After false alarms about India banning everything to do with cryptocurrencies, CoinTelegraph published an interview with three of the biggest Indian exchanges, shedding light on the fact that it was all FUD and rumors. They confirmed that the previously published document issued by the Ministry of Finance was misinterpreted.
The Ministry refuted claims of India banning the entire ecosystem, as previously assumed. They added that the only bans they're discussing are those of a criminal nature – same as with cash and any other type of currency or medium of exchange.
Mohit Kalra, the CEO of Coinsecure, calmed investors by stating that the government won't be banning their investments and advised them not to pay attention to rumors and fake news.
“Like Arun Jaitley said, we'll put a stop to illegal activities which use Bitcoin and other currencies. We advise clients exercise restraint against selling at lower prices”, Kaira said for CoinTelegraph
Sunny Ray, the founder of Unocoin, said the media misinterpreted Jaitley's statement who said that the only bans incoming are those towards transactions of an illegal nature. Jaitley also stated that Bitcoin is not legal tender in any jurisdiction, including India. As such, merchants are not obligated to accept it for their goods and services.
“We're glad that the Minister recognized the importance and popularity of cryptocurrencies and decided to open up discussions surrounding them. We're neutral about what exactly was said but we're sorry about the misinterpretation.”, Ray said
The cofounder of ZebPay, Sandeep Goenka, stated that local exchanges support the Indian government in eliminating cryptocurrency viability for illegal actions and that all citizens and companies should do the same, whether we're talking about cryptocurrency, gold, or cash.
After a mass panic sale triggered by similar statements in South Korea, their Minister of Finance Kim Dong-Yeon reiterated that South Korean media published a rumor that the government intends to ban cryptocurrency trading on exchanges. This technically isn't possible if the government intends to respect its own laws about electronic business. Due to Dong-Yeon's clarifications, investors there can finally breathe a sigh of relief.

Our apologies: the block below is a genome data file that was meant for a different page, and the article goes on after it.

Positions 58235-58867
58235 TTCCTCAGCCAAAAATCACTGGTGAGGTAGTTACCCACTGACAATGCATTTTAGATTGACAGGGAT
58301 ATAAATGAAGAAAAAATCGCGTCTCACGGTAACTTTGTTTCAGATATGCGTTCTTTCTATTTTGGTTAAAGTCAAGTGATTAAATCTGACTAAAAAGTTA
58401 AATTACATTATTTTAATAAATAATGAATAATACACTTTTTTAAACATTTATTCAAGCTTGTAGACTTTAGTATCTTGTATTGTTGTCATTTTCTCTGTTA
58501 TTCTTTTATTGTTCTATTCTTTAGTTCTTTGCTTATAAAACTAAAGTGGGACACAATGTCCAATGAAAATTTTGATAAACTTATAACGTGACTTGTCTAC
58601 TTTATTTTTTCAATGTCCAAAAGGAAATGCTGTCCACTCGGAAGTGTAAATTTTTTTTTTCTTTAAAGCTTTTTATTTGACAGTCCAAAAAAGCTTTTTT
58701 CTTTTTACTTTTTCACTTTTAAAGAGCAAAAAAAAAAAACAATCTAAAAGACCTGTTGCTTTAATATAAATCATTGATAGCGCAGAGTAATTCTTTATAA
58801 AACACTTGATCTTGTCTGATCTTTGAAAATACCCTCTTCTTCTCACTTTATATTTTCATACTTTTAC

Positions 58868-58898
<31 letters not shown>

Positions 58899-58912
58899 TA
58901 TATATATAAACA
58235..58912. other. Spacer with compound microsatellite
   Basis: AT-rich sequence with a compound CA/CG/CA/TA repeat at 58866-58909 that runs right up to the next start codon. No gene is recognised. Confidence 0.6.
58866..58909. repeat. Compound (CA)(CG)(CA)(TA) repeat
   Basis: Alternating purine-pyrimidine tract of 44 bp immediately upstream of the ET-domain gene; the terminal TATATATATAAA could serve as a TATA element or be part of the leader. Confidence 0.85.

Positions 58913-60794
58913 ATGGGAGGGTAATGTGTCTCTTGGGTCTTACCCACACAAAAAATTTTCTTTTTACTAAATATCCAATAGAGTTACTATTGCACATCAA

He restated that the government does not intend to ban, only regulate exchanges. Thus, Korea recently published a set of guidelines for merchants, making acceptance of cryptocurrency legal and clear. The new system necessitates the connecting of cash accounts with virtual ones to achieve legality. This is a very positive and encouraging move towards the cryptocurrency market, pushing virtual currencies into the mainstream – and it comes from a region which, until recently, seemed like a bad place to “go crypto”.
Australia also has some good news for us – their biggest banks stated that they have no plans to ban cryptocurrencies. This news comes as a polar opposite from JP Morgan, Citigroup, and BoA, as well as UK's Lloyds bank, Halifax, and Bank of Scotland who recently banned crypto purchases. It's important to note that the bans apply to credit cards only, not debit cards.
Australia and New Zealand Banking Group (AZN) reported that they're tracking transactions to recognize illegal and suspicious traffic and to protect their users from fraud. They do not, however, collaborate with exchanges and cryptocurrency issuers, as such means of exchange are not regulated and thus do not fall into the AZN's jurisdiction.
Australia's National Bank also warned investors that exchanges are not regulated and thus the country's institutions cannot protect them from fraud, exchange collapses, or hacker attacks.
Finally, some bad news which is certain to make the market even redder.
After banning all local ICOs and fiat-to-crypto conversions, China seems intent on driving the crypto economy out. They recently announced that all foreign ICOs will be blocked, too, and that they're currently in the process of putting together some regulatory frameworks to deal the final blow in cryptocurrencies' coffin behind the Great Firewall. The People's Bank of China already banned merchants from using foreign exchanges when they switched to them following last year's local exchange ban.
This is making more and more Chinese companies relocate to crypto-friendly countries like Switzerland and Canada – current crypto havens.
If you found this article useful or interesting, please consider donating to keep our operation running.